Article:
Article: Students as Smart Mobs
Today’s youth work to create opportunity, solutions and partnerships through the digital tools that are so ubiquitous in their lives. Whether through their schools, communities they live in or communities that they travel to, Martinez outlines the many ways in which youth are active rather than passive participants in the issues that they are exposed to. Political campaigns, high school networks, climate solutions road tours are some of the ways in which youth are using “new tools to harness collective knowledge and action” (Martinez, 2009).
Perhaps this is no great feat because the human ability to collaborate has been an innate part of our history since the beginning of time. The difference now, that Martinez mentions is that the tools and technologies of today - email, smart phones, social networking sites, allow for opportunities of mass collaboration which have never before been available. One example of this is the Indian Youth Climate Network. Through the use of YouTube, their climate solutions road tour findings were shared with users throughout the world, who then have an opportunity to learn, share and do more.
Without the use of technology the sharing of this information could perhaps be onerous or impossible. Now these initiatives serve as examples of what Howard Rhiengold (2002) defines as smart mobs, people conducting intelligent and efficient behavior through increasing network links. Martinez lists many initiatives that allow for today’s youth to participate in these smart mobs.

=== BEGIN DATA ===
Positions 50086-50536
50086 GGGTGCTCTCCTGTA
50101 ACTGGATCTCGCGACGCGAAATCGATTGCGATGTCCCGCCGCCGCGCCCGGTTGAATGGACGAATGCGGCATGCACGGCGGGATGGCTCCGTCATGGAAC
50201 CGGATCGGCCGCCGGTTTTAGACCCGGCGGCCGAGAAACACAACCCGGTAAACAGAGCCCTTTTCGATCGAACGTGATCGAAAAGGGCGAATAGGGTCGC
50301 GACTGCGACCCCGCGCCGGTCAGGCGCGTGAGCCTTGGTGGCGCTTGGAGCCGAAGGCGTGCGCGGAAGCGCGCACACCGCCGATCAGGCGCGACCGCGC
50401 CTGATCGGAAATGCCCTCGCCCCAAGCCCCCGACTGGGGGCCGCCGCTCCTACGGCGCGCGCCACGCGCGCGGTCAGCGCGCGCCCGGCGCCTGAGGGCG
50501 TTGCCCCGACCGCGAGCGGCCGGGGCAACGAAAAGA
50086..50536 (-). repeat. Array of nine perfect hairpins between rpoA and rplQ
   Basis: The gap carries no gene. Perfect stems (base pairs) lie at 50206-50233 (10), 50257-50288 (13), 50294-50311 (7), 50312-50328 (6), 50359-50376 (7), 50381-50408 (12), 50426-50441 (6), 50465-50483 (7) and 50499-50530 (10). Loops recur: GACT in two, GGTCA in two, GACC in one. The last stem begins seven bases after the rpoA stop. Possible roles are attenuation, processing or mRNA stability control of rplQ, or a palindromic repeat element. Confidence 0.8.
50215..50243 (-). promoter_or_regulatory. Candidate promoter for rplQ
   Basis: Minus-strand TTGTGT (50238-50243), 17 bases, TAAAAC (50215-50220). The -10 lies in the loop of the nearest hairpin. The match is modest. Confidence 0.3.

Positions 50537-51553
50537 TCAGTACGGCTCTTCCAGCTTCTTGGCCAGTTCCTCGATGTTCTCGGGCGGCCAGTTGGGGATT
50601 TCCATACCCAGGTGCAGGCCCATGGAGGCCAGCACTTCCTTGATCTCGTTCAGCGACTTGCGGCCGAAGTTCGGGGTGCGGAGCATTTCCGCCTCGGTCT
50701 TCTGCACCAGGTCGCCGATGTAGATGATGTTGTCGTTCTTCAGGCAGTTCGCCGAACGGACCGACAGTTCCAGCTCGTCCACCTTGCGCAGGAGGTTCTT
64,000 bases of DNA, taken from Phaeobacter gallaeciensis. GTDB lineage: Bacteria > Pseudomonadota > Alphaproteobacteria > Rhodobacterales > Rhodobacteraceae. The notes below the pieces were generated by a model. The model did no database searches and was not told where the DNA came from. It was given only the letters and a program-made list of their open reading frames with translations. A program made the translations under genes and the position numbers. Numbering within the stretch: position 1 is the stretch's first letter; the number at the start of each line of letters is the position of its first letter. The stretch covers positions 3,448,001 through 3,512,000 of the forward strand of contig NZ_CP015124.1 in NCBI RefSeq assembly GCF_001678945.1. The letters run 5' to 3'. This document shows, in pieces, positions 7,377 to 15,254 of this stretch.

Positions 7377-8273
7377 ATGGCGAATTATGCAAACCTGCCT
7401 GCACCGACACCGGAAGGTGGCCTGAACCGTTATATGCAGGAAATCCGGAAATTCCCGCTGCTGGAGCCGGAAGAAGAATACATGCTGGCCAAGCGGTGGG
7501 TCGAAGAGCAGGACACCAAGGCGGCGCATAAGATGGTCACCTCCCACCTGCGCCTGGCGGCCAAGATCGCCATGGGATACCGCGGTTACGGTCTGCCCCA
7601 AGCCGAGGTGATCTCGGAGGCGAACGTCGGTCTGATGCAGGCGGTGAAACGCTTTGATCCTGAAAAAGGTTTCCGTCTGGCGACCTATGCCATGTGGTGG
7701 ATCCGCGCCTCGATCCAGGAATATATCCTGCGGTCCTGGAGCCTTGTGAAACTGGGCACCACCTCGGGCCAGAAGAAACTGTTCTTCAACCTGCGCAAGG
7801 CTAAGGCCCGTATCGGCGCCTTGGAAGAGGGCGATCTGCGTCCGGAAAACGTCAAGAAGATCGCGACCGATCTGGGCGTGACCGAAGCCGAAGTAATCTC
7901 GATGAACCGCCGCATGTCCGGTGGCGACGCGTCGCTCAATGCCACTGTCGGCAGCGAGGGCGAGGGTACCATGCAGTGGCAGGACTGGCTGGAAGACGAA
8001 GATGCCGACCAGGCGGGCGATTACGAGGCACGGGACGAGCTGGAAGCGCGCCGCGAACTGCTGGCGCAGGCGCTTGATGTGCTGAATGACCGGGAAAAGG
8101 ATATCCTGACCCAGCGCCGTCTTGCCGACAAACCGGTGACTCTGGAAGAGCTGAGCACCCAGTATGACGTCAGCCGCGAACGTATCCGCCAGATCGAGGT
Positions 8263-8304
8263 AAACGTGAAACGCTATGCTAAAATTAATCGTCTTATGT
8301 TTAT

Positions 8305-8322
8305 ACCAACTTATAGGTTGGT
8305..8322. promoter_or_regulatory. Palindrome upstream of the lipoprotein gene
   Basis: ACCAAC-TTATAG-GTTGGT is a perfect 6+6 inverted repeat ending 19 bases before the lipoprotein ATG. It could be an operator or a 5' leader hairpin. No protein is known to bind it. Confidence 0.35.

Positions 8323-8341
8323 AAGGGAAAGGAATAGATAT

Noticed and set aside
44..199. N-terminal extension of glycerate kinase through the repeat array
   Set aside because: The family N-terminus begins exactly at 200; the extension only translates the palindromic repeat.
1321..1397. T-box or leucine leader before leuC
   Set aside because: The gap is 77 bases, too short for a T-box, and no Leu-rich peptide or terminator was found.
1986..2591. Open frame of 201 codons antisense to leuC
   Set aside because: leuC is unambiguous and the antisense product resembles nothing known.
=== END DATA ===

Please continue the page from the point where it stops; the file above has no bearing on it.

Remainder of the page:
It also speaks to the larger participatory culture that is a defining characteristic of today’s youth. Jenkins defines participatory culture as having the following characteristics:
- With relatively low barriers to artistic expression and civic engagement
- With strong support for creating and sharing one’s creations with others
- With some type of information mentorship whereby what is known by the most experienced is passed along to novices
- Where members believe that their contributions matter
- Where members feel some degree of social connection with one another (at the least they care what other people think about what they have created.
As this participatory culture and the existence of smart mobs continue to be the way of learning, working and socializing it must be taken with a grain of salt. Perhaps this is because as we all become collaborators and creators, the level of information and the source of information is no longer comprised of the traditional sources of validation that are so much a part of our learning, at least how we once knew it. One key example of this is that a sorority funds Martinez’s article. Perhaps in traditional academics this would be a cause for concern, however if we see what Rhiengold and Jenkins use to characterize today’s innovative youth, they simply are vital members of our participatory culture.
Martinez, M. (2009). INNOVATION: Students as Smart Mobs, Phi
Delta Kappan, 91(01), 74-75. Retrieved from http://www.futureofed.org/resource/library/0909%20Martinez%20September%20Column%20PDK.pdf
The John D. and Catherine T. MacArthur Foundation. Confronting the Challenges of Participatory Culture: Media
Education for the 21st Century [White paper]. Retrieved from
Additional sources of interest:
Friedman, T. (2009, February 14). Yes, They Could. So They Did. The New York Times. Retrieved from http://www.nytimes.com/2009/02/15/opinion/15friedman.html